Have to poo? Well…I’ll save that for another post.

p.s. if you’re a guy and you’ve read this post – I’m glad you did, because now you can help empower your female hiking partners by sharing this post.

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Monica Ng

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Hiking 101: Is it Safe to Hike Alone?

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Hiking 101: Is it safe to hike alone?

Is it safe to hike alone?

Short answer: Yes.

Being a natural introvert, I enjoy and seek time alone. When I tell people that I often hike alone, they freak out and automatically ask “is that safe?” With gender stereotypes, I’m sure that a big part of their concern is that I’m a woman. However, I’m not afraid to venture out on my own and actually take pride in relying on myself. That being said, it’s important (regardless of gender) to take some precautions.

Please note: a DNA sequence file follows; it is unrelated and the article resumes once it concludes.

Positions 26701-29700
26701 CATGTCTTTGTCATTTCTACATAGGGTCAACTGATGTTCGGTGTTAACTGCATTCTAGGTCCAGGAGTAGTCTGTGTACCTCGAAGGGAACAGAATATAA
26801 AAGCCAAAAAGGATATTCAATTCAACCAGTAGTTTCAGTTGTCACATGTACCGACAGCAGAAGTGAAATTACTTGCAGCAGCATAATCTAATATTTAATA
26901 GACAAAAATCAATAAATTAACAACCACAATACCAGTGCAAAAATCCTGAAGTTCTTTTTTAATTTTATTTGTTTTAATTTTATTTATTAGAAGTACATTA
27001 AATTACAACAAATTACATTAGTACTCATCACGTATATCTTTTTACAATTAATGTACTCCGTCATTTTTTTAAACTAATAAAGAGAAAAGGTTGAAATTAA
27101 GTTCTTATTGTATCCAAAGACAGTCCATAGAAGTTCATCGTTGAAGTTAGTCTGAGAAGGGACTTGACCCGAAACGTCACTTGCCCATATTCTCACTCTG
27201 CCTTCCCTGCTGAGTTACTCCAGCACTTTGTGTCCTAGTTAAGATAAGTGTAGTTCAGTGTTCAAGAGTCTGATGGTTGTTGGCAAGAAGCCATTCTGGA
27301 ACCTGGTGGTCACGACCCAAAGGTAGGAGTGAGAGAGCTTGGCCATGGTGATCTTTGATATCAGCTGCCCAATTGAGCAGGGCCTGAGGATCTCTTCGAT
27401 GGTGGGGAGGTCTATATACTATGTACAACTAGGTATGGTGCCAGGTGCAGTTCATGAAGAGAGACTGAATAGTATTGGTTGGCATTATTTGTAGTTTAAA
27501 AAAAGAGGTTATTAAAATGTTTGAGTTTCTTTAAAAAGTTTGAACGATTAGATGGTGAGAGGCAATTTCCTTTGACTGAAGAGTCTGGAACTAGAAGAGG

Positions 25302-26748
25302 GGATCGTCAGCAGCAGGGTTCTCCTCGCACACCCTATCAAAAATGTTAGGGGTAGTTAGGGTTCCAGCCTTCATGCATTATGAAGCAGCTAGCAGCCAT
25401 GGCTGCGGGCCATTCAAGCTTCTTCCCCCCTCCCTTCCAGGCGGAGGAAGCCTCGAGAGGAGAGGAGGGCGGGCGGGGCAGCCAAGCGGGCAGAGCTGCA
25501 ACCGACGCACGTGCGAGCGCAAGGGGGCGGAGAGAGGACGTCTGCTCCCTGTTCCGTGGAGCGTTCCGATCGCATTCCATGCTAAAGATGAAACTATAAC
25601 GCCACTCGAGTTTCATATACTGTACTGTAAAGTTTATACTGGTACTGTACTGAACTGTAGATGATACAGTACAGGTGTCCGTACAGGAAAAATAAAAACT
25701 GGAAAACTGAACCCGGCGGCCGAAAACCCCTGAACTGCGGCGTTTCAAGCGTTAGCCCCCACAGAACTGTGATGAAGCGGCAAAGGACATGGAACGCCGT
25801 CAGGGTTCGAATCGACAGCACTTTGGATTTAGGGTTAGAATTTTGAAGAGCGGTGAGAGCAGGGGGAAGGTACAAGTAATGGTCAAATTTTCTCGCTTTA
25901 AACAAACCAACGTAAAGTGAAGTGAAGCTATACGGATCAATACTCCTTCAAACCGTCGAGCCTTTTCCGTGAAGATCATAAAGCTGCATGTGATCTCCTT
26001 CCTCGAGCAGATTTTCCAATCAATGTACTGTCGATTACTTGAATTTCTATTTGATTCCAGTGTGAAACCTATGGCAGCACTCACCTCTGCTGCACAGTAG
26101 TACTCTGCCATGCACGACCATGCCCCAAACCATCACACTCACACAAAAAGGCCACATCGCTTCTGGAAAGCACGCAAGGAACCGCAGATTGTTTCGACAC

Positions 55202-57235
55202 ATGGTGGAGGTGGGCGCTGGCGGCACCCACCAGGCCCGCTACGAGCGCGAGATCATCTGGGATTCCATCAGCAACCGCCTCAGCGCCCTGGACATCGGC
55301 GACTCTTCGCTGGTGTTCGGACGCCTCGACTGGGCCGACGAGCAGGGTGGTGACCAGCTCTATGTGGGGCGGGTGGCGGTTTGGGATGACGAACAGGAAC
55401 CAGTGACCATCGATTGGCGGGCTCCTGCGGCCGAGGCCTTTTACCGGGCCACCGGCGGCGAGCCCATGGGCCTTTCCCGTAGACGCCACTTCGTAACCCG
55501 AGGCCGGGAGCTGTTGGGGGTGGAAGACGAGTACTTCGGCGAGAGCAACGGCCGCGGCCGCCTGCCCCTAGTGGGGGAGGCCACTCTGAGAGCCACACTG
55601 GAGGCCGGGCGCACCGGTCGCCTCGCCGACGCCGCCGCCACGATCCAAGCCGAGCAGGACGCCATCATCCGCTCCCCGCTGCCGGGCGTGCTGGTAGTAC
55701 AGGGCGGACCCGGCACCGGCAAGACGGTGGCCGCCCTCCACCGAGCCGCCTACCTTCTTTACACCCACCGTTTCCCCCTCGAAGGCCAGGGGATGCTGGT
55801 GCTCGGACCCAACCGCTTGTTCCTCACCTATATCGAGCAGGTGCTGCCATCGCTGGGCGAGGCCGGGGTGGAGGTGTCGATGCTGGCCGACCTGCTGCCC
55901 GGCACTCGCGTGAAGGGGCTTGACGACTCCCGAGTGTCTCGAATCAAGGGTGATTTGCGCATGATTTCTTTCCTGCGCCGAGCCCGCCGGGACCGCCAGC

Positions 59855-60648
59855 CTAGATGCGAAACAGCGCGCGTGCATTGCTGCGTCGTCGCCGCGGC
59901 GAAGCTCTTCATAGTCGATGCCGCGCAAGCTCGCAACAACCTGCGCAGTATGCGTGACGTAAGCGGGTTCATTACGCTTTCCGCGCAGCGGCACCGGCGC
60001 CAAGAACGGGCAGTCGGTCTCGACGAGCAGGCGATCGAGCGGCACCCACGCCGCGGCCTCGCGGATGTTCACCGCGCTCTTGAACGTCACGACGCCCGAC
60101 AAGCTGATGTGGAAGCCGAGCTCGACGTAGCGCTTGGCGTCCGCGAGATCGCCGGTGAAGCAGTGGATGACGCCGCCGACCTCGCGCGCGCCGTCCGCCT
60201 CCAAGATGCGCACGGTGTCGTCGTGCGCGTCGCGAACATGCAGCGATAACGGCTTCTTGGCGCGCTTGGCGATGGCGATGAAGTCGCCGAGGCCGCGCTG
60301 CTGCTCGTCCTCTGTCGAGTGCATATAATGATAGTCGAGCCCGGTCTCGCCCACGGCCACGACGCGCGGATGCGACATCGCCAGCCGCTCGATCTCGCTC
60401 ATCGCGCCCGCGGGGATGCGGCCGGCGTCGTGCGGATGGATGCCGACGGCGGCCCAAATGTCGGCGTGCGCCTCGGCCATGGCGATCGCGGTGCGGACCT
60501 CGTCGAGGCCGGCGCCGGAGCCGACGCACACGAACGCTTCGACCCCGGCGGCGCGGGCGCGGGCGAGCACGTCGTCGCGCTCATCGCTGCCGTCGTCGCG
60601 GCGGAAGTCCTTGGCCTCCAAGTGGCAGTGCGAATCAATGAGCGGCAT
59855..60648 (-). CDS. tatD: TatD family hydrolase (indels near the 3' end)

General Precautions

Tell someone where you’re going and the approximate duration of your trip. Where possible, text them when you arrive and leave.

Bring a fully charged phone and keep a charger in your car. I also recommend keeping a charged portable charger in your backpack. If you’re like me, by the time I take tons of photos and videos, my battery gets drained.

Don’t rely on your cellular phone data. Print off a hard copy of any maps that you may need, including directions to and from your destination and trail maps. There may not be access to a data network and sometimes it could just be your provider’s network that’s down.

Bring some cash in addition to your bank/credit card. Never know when you may run into trouble with cards.

Being prepared for an emergency. Make sure to pack some essentials in your backpack. Read Hiking 101: What should I pack for a day hike? for more information.